Not only are dogs quieter if they can’t see the street, but if people can¹t see how many dogs you have, they are less likely to complain that you have too many! This applies doubly to old, sick, or skinny dogs. People have no way of knowing you are paying thousands for chemotherapy for that old girl, and you don’t want to be in the position of having to prove it to animal control and then go on to convince them that she shouldn’t be put down instead.
If you have a breed with unusual characteristics that might be misinterpreted, keep a copy of the standard and some magazines showing the breed near the door. Examples would be thin dogs (whippets, greyhounds), hairless dogs, (Chinese Crested, Xoloitzcuintli) and matted dogs (Puli, Komondor, Bergamasco) Most animal control officers will never have seen these breeds and it will be on you to convince them your dogs ar healthy representatives of their breed.
7. Unhappy puppy buyers and prospective buyers.
An unhappy puppy buyer who feels slighted can cause major problems with just a phone call. Do not get in the situation where you cannot take a dog back and refund a purchase price immediately. If you sense that a buyer is unhappy, then offer (without attitude!) to take the dog back and give a refund. Do this even if doing so would go beyond your guarantee. Most people will immediately calm down once you make the offer and you can then try to work with them on the problems. The few that take your offer should get your full and polite cooperation.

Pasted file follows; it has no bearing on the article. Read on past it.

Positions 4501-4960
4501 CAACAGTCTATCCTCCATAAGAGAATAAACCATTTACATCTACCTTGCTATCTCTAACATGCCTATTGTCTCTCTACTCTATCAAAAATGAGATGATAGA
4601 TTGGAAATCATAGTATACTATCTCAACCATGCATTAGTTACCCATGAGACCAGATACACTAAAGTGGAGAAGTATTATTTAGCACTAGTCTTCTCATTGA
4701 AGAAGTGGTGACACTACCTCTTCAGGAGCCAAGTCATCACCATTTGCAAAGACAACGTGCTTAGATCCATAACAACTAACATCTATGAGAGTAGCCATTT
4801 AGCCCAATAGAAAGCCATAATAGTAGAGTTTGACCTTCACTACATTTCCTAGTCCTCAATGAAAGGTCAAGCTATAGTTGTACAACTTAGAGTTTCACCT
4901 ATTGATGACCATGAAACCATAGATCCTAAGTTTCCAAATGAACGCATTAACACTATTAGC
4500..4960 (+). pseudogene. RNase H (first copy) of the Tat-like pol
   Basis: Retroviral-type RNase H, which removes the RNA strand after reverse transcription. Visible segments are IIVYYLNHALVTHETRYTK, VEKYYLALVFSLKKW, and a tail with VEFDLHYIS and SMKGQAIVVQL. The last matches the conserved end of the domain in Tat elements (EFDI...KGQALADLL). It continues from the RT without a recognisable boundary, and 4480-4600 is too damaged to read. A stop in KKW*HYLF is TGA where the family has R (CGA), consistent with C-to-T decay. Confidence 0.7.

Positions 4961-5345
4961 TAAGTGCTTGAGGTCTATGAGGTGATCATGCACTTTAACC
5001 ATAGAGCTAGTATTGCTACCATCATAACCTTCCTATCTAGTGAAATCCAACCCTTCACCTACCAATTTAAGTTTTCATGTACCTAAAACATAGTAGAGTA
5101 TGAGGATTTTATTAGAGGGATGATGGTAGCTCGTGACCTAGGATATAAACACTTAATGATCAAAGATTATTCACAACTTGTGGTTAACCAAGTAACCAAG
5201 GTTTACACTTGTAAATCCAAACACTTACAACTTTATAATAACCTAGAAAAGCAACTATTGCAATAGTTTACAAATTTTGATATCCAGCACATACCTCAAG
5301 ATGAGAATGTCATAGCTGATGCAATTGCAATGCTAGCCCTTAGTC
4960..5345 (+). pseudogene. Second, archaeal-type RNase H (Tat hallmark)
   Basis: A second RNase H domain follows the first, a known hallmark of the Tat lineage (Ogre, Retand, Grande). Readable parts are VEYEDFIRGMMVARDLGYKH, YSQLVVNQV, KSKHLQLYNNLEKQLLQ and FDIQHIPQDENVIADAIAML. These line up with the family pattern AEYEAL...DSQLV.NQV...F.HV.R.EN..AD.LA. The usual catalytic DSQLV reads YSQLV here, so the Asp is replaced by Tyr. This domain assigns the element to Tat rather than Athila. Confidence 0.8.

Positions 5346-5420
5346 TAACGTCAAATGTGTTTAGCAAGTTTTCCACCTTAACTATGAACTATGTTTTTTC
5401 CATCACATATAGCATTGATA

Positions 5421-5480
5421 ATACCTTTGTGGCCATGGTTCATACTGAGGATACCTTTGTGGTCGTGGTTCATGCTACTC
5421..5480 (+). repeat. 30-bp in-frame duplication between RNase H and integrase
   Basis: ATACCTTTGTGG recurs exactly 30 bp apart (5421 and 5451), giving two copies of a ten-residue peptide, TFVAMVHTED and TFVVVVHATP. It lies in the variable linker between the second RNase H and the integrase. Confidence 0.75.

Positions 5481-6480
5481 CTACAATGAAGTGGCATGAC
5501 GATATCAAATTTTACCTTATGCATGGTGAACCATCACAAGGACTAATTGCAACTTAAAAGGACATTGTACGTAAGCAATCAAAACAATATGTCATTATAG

You say you can’t afford it? What you really cannot afford is having to hire a lawyer to fight the storm that one upset buyer can create.
Satisfied people who have bought your puppies are loyal if trouble arises. They know how you keep your dogs. Treat them gently, even when they make mistakes. Stay in touch with them and be sure they know you care about all the dogs you have bred. Be polite and professional with inquiries too: Even prospective buyers can give you major heartache.
You¹d be amazed at the number of calls made to animal control officers (as well as lawyers!) by co-owners, many of whom were formerly close friends. There can be reasons to co-own but do it as rarely as possible and only for good reason. “Keeping control over what I breed” is rarely a good enough reason considering the risk such relationships carry. Times have changed, society is litigious, and animal rights activists stand by to take control of our animals at any opportunity. Remember, a great many of them consider any breeding at all to be “cruel and irresponsible.”
9. Allowing unscreened visitors in your kennel or home.